Avoiding isolation – our top tips

Abigail sat in her lounge with a cup of tea, looking away to the distance.

January can be a particularly miserable time of year. Christmas and New Year are over, and Blue Monday, reportedly the most depressing day of the year, is in the middle of the month. The short days and dark nights can make it hard to get motivated to get out and about.

If you have poor mobility and find it difficult to get around, especially if the weather turns bad, this can lead to isolation.

Isolation can increase your risk of feeling depressed and anxious, which can have negative effects on your symptoms. Here are our tips on how to avoid feeling isolated.

Get about safely

Make sure you can get about safely. Invest in comfortable, supportive footwear with good grip to wear during icy weather.

If you need a stick and you do decide to go out, it’s sensible to make sure that the bottom of the stick (the ferrule) has good grip. There are particular ferrules available for wet and/or icy conditions.

Public transport can be a useful alternative to driving. Local bus services often go to shopping centres, supermarkets and hospitals.

Some areas offer community transport services which can include door-to-door transport and trips to shopping centres. Find out what community transport services are available in your area.

Start a new hobby

Hobbies can be great ways of meeting new people and learning a new skill. Many traditional crafts like knitting and baking have made a comeback in recent years and you might find local groups that do these crafts. Many libraries and community centres also run classes, events and groups. Find out more about what is available in your area.

If you’re looking to improve your fitness levels, you could join an exercise class. Local gyms and sports centres often run group classes like yoga or aquarobics, which are particularly good for people with arthritis. Many areas also have walking groups. Signing up to a group or class can give you an incentive to go out and keep active. Read more about the Escape Pain project.

There will probably be opportunities to volunteer within your community. Your skills, experience and knowledge could be put to great use for many different organisations. This will give you a sense of purpose and a chance to make new friends. There are many websites, such as NCVO (National Council for Voluntary Organisations) or vInspired, which can give you some ideas. Or why not get in touch with our community team on localfundraising@versusarthritis.org to find out about opportunities to volunteer with us?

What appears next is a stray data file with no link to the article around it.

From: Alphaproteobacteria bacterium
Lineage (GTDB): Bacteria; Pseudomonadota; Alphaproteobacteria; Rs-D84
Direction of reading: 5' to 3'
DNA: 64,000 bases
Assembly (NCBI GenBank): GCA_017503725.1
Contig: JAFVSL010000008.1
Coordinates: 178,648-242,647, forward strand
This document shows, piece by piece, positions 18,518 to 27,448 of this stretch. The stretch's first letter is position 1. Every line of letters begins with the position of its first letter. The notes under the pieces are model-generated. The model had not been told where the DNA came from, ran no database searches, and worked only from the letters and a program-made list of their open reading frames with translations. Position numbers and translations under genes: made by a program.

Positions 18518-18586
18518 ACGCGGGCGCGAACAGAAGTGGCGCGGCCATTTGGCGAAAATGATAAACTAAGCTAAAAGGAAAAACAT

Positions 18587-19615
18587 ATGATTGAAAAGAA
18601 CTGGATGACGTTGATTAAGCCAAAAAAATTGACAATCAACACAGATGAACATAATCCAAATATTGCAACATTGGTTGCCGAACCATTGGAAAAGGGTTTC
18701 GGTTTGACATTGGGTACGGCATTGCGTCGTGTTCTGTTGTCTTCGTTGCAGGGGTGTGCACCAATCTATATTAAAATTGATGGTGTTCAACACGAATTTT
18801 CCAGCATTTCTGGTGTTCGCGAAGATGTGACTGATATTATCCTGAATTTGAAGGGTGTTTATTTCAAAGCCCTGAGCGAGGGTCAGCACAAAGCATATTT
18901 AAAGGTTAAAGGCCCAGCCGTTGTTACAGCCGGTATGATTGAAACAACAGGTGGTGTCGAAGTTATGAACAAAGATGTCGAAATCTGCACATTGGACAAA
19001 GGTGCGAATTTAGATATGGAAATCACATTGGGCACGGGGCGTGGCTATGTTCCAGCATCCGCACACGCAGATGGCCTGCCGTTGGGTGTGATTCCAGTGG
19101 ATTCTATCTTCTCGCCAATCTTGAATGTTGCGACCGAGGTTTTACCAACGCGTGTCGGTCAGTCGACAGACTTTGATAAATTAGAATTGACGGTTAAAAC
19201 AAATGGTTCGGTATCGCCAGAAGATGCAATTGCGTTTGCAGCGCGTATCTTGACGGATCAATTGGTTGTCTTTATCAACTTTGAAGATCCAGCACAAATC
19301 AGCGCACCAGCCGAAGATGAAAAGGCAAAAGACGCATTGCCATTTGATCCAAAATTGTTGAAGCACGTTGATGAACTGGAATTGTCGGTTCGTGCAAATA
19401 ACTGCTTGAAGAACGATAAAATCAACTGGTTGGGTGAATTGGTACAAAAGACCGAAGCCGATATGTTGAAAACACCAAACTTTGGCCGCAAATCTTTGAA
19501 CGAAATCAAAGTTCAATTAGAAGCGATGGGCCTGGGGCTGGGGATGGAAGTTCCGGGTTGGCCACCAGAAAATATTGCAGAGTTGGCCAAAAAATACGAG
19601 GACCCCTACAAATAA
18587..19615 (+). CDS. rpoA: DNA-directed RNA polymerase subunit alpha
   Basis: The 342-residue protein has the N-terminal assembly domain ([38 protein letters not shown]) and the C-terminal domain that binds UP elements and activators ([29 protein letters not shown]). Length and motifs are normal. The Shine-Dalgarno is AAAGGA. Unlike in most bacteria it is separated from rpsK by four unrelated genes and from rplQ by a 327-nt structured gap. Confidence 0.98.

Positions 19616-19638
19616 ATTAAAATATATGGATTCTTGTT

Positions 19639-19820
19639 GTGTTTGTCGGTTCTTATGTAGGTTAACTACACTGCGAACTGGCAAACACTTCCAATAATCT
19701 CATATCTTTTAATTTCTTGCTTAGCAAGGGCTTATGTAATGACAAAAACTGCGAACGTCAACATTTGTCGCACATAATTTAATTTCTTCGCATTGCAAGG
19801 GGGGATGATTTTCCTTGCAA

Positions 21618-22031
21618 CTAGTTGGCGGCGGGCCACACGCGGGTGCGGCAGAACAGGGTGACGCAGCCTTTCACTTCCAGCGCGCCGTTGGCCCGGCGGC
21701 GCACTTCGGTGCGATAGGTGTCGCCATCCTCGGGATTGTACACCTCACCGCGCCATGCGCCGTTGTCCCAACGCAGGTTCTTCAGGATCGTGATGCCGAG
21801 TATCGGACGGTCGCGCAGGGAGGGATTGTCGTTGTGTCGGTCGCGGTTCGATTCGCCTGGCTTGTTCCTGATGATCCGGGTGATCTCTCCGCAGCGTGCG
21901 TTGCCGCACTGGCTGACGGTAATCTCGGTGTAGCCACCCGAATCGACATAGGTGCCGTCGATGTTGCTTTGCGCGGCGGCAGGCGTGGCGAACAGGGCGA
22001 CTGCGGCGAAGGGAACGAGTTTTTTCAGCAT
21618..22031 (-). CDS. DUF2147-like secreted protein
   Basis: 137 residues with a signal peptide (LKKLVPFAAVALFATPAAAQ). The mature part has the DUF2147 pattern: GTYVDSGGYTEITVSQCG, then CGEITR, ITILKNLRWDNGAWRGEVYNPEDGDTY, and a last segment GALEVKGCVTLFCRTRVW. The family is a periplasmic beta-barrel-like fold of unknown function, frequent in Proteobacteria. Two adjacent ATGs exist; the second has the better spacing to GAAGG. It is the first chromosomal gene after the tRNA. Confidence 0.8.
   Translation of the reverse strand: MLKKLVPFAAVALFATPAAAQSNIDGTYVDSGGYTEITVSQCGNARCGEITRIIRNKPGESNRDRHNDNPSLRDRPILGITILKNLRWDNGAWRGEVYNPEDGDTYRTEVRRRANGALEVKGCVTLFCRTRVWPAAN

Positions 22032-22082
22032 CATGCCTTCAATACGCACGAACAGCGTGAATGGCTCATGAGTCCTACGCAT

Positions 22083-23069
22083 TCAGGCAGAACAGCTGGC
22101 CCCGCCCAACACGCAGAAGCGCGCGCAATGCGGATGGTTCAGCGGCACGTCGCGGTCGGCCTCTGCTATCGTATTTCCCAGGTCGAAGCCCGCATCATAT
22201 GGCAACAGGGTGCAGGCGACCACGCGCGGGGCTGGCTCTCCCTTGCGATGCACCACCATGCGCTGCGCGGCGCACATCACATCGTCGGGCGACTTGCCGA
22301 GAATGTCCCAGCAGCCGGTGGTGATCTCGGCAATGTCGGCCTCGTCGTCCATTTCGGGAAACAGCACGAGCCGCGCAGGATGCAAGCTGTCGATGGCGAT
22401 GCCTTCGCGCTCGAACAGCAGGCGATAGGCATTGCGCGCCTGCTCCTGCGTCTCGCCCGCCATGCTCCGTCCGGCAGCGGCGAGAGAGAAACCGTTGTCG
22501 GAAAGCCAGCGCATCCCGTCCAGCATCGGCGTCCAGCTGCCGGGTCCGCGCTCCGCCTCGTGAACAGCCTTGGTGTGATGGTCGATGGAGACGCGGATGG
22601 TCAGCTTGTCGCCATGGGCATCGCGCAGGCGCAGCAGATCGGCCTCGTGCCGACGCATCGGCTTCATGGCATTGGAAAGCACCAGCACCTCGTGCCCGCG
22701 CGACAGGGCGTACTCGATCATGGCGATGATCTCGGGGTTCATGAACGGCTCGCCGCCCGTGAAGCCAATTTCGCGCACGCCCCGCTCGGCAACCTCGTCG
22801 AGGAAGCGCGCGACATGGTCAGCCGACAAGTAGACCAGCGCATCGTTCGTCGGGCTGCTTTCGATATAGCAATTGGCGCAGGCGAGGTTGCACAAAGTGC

Have hearing and eye tests

If you can’t hear or see people around you properly, it could make you reluctant to socialise. A good hearing aid, glasses or contact lenses could make the world of difference and make you feel like getting out and making new friends.

Speak to your GP if you think you need a hearing or eye test. Some high-street shops also provide tests.

Get chatting

If you’re feeling lonely and isolated, it can be easy to feel a bit shy and reluctant to strike up conversations. But the more effort you put in to start a conversation, whether it's with a shop cashier, another passenger on a bus or someone in a cafe, the more rewards you’re likely to get back.

Help to build your local community by making an effort to talk with your neighbours. Learn their names, always say hello and ask after them. This will make them more inclined to do the same for you and to look out for you.

Reach out

Major life events, such as giving up work or the loss of a partner, can make feelings of isolation much worse. Asking someone who cares for help can make a huge difference.

If you'd prefer to talk with someone outside of your friends and family, many organisations offer support and advice around these issues. Find out more about our helpline (0800 5200 520).

Plan ahead

Having activities in your diary can give you something to look forward to. It can also help you pace yourself, especially if your condition causes fatigue. It’s good to have time put aside to do things you enjoy.

If you can’t get out easily, ask friends and family to come to you instead.

If you have a group of friends, you could ask a different one to bring dinner each time so no one has to cook every time and you get to try different dishes.

If plans fall through, you’ll hopefully have something else booked in for another day so you won’t feel too disappointed. 

Get online

For every hobby and interest, there’ll be an online community talking about it. Online communities can help you to meet people from all around the world who share the same interests as you, and they can help you keep up with events even if you can’t get about easily. Check out our online community.

You can also use the internet to keep in touch with friends and family. You could chat to people using:

  • email
  • Facebook and Twitter
  • Skype and FaceTime.

Many libraries and colleges run computer courses. These can help improve your confidence if you're new to computers or if you want to brush up your skills, and they also give you the opportunity to meet people.

Where can I find out more?

Age UK For support and advice for older people on work and general health and well-being:
0800 169 2081
www.ageuk.org.uk

Cruse for support following a bereavement:
0844 477 9400
helpline@cruse.org.uk
www.cruse.org.uk

Independent Age For information for older people on avoiding isolation:
0800 319 6789
www.independentage.org

Mind for information and support:
0300 123 3393
info@mind.org.uk
www.mind.org.uk